Up till this time a number of interesting historical monuments had been preserved in Istravshan. The double-domed mausoleum, Hazratishoh, built in the 18th century, was considered by the Istravshan population to be the tomb of Prophet Muhammad’s cousin – Kusamaibn Abbas (for more details see page 33). In the western part of town is the Abdulatif Sultan mosque-madrassah, also known as Kok-Gumbaz due to its tiled “Blue Dome”. This 16th century structure was built at the initiative of Abdulatif, son of the famous astronomer and philosopher Ulugbek.
Folk legend about the Kok-Gumbaz building says that after a quarrel with his father, Abdulatif left his parents’ house and was employed by an old peasant digging an irrigation canal for his plot of land. For this work he should have received 100 tenge (pennies). Meanwhile Abdulatif’s father was searching for him. Having learnt where his son was working, he took the money which Abdulatif had honestly earned from the peasant, added his own money, and built a madrassah. In the late 19th century it had 8 teachers, and 44 students were studying there.
The main building of Kok-Gumbaz is made of square bricks and there is a large, square room inside with four deep alcoves on the sides. There is an alcove with a mehrob (for the imam) decorated with a rich, sculpted, alabaster arch. The interior walls are painted. The front portal and dome have a majolica coating. Bath-houses (hammom) frequently served not only utilitarian purposes but were also used for purifying rituals before prayer, and were joined to mosques. As a rule, they were built from baked bricks. Bath rooms were situated below and had a waterproof cover. There were also special rooms for relaxing and drinking tea, where visitors could spend their time in leisurely talk, use the barber’s services or play chess. There were bath-houses in every quarter (guzar) of Istravshan. Such public facilities built in the 19th and 20th centuries have remained intact thus far in the guzars of Korgardon, Darvozai Bolo, Havzi Moron, and several others.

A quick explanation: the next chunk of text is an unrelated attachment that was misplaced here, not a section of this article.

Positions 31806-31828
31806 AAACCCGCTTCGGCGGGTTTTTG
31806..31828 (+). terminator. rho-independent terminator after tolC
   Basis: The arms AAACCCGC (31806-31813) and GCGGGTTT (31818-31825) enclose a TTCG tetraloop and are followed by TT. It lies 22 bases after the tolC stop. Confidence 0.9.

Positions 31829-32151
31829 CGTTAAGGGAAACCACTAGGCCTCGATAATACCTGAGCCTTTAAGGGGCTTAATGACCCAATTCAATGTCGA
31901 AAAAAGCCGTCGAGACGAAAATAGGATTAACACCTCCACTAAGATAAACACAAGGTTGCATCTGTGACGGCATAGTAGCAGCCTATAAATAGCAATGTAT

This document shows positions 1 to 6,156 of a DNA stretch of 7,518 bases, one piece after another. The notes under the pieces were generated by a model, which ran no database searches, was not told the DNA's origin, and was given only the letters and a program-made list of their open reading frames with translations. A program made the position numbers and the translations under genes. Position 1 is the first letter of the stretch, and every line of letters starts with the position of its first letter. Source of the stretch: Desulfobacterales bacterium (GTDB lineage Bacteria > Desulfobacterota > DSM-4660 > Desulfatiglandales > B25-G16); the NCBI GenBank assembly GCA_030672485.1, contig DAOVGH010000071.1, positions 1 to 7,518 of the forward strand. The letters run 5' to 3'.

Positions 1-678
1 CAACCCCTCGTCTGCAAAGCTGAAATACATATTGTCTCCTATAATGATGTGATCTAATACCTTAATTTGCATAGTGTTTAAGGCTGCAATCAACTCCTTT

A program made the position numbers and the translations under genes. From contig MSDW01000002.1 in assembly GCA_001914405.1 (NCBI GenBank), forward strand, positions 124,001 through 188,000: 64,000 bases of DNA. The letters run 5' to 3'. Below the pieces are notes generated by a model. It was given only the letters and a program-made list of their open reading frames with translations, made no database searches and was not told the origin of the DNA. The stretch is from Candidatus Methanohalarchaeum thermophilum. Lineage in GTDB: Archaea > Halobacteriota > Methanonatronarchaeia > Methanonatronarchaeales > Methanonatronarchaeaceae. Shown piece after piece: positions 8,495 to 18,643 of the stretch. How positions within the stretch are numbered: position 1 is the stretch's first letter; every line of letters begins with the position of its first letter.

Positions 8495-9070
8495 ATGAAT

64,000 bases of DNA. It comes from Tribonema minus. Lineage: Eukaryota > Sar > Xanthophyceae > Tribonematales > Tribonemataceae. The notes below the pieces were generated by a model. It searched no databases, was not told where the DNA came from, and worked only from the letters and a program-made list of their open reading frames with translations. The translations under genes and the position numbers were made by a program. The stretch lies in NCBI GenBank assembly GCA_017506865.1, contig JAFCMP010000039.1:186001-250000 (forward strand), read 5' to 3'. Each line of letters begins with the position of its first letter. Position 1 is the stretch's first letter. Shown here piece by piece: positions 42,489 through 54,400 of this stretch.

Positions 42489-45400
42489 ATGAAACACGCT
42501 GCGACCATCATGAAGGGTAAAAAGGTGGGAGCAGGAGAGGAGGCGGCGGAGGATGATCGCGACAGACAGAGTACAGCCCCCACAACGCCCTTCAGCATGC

One of the town’s more remarkable historical sites is the ancient settlement on Mugh hill, where a local ruler’s residence was located. Unfortunately, only the gates and a dome with columns on each side now remain intact. Present-day Istravshan is a town of folk craftsmen and an architectural complex and an important economic and cultural centre in Tajikistan. Up to the present day there have been different quarters for each group of craftsmen – weavers, potters, blacksmiths, etc. Samples of carving, decorative textiles, wall and ornamental painting, artistic ceramics, jewellery, embroidery, architectural décor, and epigraphic design are an excellent illustration of the town’s high level of craftsmanship and their inexhaustible creative spirit.
The roots of this rich, diverse and vivid art originate in ancient times. The local market is a great place to see the creative process and the results of local craftsmen’s work with your own eyes. Istravshan is connected with Khujand (the main city in the region) by a good paved road.
The Kattasay reservoir is 6km from Istravshan, the sandy shores of which are a favourite recreational area for townspeople. This man-made sea was built in 1964. The dam is 60m in height, 800m in length, has a maximum depth of 43m, and a capacity of about 55 million cubic metres. Next to the reservoir is the Uroteppa sanitarium and several recreational zones. It is possible to get to the reservoir by public transport or by taxi from Istravshan.